Below is a little interview that I did with Rob prior to class. Unfortunately, we didn’t take any photos so I do not have any to post. All that means is that the next time you see an advertisement for a me guest instructing at Kogen Dojo you just have come out and see for yourself. But if you have the opportunity don’t wait for me, visit the school any day of the week they are open and take a class with their staff. The gym is very easy to locate and has everything you look for in an academy; clean, bright, and friendly people.
If you don’t already, follow Kogen Dojo on Facebook so you can keep up with the schedule of guest instructors. They do a really great job of advertising and you’ll have plenty of time to clear your schedule. You not regret that you made the trip.
The only question that remains is “Where to next?”
Use the link, do not click on the photo
In this episode I interview Jiu Jitsu black belt Marysia Malyjasiak (yes I butcher her name on the podcast) on behalf of Trapp BJJ. Marysia is the newest Trapp BJJ instructor and second instructor to sit down with me for an interview. For those who may not have accessed Trapp BJJ, the app and website provide detailed Jiu Jitsu tutorials and is available on all Apple and Android devices.
During the podcast we discuss a host of items from the beginning of her training in Poland to her plans for the future. In particular, I don’t want you to miss the discussion we have on the key components to success in competition and the little things that will make a huge difference. Marysia describes it as “the triangle” and you’d be surprised about one of the key components which technically has nothing to do with training.
I’ll wrap it up there because I don’t want to spoil it for you. Competitor, coach, parent, or mentor it’s definitely worth the listen. IBJJF DC and New York Open are right around the corner, this could be the key ingredient to your success.
Anyway guys, until next time, KEEP GRINDING
We’re back from a short hiatus and preparing to release several new podcasts and photo sessions of all of the Jiu Jitsu happenings in the DMV. Our first project is our “Why we compete” series which I’m super excited about. I will be visiting / training / photographing academies and competitors throughout the DMV as they prepare for the upcoming IBJJF DC Spring Open. The goal is to try to answer the most commonly asked questions asked by people who don’t train, “WHY do you do it” and “Whats the point?”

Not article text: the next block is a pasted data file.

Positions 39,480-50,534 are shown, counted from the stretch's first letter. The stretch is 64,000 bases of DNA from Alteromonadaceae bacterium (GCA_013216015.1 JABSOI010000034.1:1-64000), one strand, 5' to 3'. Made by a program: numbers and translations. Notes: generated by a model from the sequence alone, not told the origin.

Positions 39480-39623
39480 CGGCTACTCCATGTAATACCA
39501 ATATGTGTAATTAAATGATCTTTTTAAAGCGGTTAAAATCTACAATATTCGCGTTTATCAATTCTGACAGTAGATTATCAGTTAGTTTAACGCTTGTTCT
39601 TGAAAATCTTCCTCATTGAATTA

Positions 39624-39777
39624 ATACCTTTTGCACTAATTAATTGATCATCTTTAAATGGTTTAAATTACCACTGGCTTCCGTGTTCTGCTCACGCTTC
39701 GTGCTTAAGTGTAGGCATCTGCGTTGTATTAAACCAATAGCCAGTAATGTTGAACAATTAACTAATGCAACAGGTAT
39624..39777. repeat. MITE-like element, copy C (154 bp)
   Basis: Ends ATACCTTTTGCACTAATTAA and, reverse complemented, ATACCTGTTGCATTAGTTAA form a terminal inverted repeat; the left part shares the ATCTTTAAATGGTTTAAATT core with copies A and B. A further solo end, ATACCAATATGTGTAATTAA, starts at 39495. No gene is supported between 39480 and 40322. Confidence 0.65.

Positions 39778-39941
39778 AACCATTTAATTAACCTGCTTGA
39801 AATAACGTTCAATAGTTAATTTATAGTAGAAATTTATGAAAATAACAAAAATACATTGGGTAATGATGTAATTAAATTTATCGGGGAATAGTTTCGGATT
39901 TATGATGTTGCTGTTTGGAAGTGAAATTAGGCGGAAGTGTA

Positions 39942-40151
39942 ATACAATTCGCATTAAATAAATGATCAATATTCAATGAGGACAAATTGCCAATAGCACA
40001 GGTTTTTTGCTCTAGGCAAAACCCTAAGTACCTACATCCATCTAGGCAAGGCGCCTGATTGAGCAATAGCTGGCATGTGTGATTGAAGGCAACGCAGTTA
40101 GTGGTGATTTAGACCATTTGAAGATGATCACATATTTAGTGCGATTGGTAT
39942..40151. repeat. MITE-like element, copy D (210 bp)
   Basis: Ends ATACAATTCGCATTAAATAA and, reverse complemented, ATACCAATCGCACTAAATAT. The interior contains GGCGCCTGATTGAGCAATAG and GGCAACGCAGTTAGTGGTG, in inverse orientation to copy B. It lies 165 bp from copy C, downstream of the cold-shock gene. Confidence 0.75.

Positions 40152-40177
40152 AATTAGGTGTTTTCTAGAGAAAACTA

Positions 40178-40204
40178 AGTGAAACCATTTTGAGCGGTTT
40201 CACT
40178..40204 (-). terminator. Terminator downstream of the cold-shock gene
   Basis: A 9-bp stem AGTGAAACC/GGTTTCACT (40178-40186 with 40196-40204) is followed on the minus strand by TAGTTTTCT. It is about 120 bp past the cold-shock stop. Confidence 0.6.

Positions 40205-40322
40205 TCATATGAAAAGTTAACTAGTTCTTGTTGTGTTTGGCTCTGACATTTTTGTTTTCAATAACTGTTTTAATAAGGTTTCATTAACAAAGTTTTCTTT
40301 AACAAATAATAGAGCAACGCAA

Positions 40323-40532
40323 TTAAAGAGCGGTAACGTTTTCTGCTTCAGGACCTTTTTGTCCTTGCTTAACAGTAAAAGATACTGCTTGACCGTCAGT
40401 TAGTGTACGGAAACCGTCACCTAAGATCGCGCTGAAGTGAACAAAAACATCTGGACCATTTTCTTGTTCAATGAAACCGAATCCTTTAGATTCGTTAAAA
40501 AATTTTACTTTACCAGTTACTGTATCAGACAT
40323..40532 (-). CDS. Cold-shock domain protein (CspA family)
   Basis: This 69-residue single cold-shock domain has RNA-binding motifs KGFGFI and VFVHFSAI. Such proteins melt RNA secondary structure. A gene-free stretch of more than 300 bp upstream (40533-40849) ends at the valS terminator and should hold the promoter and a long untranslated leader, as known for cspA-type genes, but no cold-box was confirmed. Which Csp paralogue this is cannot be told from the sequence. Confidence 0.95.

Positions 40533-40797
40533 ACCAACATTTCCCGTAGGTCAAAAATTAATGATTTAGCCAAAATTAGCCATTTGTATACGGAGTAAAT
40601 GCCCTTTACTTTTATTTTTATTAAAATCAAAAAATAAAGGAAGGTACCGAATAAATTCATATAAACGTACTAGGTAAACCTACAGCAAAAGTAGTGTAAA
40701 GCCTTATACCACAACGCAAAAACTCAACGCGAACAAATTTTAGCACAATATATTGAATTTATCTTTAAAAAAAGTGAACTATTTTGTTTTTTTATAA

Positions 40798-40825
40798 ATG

This weekend I will be at Standard Jiu Jitsu in Rockville https://www.standardjiujitsu.com (Saturday) and Ground Control Columbia http://columbia.groundcontrolusa.com (Sunday). If your academy has competitors or you yourself are competing send me a message! I’m looking for men, women, young, and old who want to be heard.
I have a lot of questions lined up that I am sure the listeners want to hear. Is it a requirement at your academy? Do you want to be a world champion? Is it simply a personal challenge to test your courage or face your fears? Or maybe its to test your skills against someone who doesn’t know your “game” and to pressure test how you can handle yourself under stress.
If you don’t know why you compete, maybe this series will give you a few reasons to pass on to your family and friends so you don’t just look like some deranged lunatic who likes to torture your body.
As a bonus, for those who do not or have not competed, this series may motivate you to step up your training, join your teammates and finally take the plunge into competition.
DC Spring open is April 7/8. Plenty of time to sign up and grind out some tough training and preparation. http://ibjjf.com/championship/washington-dc-spring-international-open-jiu-jitsu/
Until next time, train safely and Keep Grinding